Erickson undecided on starting quarterback

Sure, big Brock Osweiler showed flashes of brilliance during the second half of Arizona State's 14-9 loss to USC on Saturday. And sure, senior Danny Sullivan hasn't exactly been Jake Plummer this season. But ASU coach Dennis Erickson isn't ready to declare a changing of the guard at quarterback just yet.
"I haven't made a decision on what I'm going to do yet," Erickson said of the position. "We've talked about it. There's things that you got to think about going in there. We're going to make that decision probably in the next couple of days."
For what it's worth, Sullivan's regularly scheduled weekly press conference was discontinued on Monday.
When asked if he would consider divvying the snaps between the two quarterbacks, Erickson said he would prefer to give one guy a shot to prove himself.
"Danny did not play as bad as everyone might have thought," Erickson said. "He made some good throws. It's not that he went in there and played so bad that [I had] to yank him. I made the change because I wanted to get some energy on offense, which Brock brought to us."
While Erickson noted Osweiler's exciting style of play and his ability to guide ASU to its only touchdown, he also repeatedly mentioned Osweiler's inexperience.
"I've got to do what gives us the best chance to win," Erickson said. "Maybe it's not the most popular decision, but it's a decision that I've got to make to give our football team the best way to win."
Perhaps lost in all the attention given to the quarterbacks was the promotion of freshman running back Cameron Marshall, who started over senior Dimitri Nance. Though Nance has been battling a shoulder injury over the past few weeks, he played throughout Saturday's contest.
"Cameron Marshall played good," Erickson said after the game. "He just fumbled. That simple."
Meanwhile, sophomore running back Ryan Bass has been suspended indefinitely for violating unspecified team rules. He wasn't even in the stadium for Saturday's game and has had a rocky time this season.
Just days after pleading publicly for more playing time, Bass got his chance to play against Cal on Oct. 31. In the week leading up to the game, both Erickson and his son, running backs coach Bryce Erickson, said Bass needed to improve his ball security. Unfortunately for Bass, he fumbled near the goal line against Cal and never stepped on the field after that.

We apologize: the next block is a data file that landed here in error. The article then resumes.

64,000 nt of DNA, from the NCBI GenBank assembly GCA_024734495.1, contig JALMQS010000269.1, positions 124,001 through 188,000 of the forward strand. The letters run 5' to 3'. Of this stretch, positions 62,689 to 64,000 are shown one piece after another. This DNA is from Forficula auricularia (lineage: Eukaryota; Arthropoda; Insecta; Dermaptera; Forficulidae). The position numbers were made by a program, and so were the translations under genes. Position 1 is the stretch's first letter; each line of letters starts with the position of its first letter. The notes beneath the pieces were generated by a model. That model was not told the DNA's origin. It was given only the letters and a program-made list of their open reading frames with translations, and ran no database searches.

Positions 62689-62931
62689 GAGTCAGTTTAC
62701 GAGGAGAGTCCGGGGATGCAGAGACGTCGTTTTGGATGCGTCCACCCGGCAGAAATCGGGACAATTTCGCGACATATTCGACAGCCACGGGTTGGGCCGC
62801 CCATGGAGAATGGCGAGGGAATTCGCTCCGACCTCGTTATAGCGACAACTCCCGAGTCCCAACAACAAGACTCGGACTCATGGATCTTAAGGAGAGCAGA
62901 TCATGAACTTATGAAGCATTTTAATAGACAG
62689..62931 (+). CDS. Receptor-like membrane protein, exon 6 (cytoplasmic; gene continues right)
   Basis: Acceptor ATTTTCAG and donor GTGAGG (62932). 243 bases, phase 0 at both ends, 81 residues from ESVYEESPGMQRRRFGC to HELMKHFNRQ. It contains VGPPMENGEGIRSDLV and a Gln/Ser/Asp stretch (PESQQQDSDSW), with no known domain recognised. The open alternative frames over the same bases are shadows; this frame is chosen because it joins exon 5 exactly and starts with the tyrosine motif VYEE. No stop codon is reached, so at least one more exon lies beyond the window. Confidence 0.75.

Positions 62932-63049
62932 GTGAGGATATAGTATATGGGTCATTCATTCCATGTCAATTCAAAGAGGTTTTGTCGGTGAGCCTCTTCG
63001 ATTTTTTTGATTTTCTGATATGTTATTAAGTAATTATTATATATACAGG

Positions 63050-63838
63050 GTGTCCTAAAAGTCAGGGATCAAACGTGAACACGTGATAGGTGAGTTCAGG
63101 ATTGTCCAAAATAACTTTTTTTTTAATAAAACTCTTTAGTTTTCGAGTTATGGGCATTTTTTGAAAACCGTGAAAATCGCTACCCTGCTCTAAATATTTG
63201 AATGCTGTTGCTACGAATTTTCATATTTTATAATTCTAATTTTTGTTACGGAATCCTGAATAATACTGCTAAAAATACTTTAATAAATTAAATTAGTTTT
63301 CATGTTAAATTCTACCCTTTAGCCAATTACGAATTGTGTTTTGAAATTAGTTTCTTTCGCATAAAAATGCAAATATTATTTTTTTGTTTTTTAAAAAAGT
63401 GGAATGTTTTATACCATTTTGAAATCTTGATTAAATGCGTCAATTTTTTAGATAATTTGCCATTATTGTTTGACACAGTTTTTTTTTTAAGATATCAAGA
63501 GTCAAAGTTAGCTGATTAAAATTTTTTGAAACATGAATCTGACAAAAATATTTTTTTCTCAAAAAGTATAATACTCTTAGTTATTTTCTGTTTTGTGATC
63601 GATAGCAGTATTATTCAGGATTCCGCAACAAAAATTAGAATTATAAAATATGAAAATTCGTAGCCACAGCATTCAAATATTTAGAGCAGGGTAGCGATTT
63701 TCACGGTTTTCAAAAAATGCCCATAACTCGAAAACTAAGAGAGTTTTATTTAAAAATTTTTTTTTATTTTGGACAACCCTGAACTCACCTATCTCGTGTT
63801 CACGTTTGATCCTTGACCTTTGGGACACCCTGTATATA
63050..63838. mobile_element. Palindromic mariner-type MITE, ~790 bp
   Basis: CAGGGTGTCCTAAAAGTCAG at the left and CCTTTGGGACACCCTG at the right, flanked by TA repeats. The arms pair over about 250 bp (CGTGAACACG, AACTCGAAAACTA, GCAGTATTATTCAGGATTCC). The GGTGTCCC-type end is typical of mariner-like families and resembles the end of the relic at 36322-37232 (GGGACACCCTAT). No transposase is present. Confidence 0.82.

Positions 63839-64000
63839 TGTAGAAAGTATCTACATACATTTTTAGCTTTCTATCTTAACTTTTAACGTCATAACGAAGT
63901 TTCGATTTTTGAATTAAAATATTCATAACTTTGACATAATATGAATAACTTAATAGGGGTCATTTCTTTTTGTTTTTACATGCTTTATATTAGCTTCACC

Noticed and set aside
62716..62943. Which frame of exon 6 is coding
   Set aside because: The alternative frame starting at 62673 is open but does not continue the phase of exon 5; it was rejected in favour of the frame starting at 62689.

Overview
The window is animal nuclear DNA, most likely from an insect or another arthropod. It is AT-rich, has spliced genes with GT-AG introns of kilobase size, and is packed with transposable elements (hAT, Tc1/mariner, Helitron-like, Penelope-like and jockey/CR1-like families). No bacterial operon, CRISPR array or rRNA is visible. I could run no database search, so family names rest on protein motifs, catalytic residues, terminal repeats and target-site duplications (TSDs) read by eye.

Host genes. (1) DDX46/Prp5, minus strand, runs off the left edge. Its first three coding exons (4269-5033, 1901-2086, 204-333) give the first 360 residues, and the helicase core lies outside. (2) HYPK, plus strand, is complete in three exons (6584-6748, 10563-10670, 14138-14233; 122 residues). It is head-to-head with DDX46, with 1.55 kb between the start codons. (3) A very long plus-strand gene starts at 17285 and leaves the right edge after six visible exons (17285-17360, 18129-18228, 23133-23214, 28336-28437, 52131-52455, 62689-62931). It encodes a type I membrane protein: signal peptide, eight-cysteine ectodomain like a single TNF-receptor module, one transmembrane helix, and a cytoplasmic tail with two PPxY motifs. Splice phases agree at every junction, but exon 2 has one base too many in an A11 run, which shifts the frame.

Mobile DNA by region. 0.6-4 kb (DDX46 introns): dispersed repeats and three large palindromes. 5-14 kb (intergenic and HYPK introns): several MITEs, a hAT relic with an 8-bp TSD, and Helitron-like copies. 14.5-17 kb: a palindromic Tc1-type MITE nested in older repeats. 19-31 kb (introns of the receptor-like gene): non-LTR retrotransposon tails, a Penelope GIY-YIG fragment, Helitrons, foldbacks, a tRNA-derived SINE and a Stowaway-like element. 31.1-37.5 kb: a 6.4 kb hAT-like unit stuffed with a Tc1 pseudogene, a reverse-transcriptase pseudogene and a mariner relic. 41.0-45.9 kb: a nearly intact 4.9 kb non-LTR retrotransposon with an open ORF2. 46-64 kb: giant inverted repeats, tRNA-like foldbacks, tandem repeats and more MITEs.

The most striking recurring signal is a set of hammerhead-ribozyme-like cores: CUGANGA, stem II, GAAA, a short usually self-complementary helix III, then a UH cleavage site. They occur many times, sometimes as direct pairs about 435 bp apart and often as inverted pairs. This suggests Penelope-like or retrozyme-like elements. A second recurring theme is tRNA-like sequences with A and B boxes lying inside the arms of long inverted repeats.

On the flipside of things is the Oregon running back situation.
Thanks to the punch seen 'round the world, Oregon senior running back LeGarrette Blount had been suspended since his team's opener at Boise State on Sept. 3. But Blount was reinstated on Monday, just in time for ASU and its rush defense, which is tops in the Pac-10 at 87.4 yards allowed per game.
"As far as [Blount's] situation is concerned, I'm really happy for the kid," Erickson said. "Because that's something that he's had in his life and it was taken away and he fought back and got it. As far as we're concerned, I'm not real excited about it."
As if the Oregon offense needed more firepower.
Sans Blount, the Oregon rushing attack is still the most prolific of the Pac-10, as it averages 233.6 yards per game.
Oregon freshman running back LaMichael James has flourished in Blount's absence, racking up nearly 116 yards per game, which is second-best in the conference behind Stanford's Toby Gerhart.
"It's by far the biggest challenge we've ever had on defense since I've been here," Erickson said.
Adding to the trouble will be the raucous Autzen stadium crowd, which Erickson said will force ASU to run on silent counts and not audible at the line.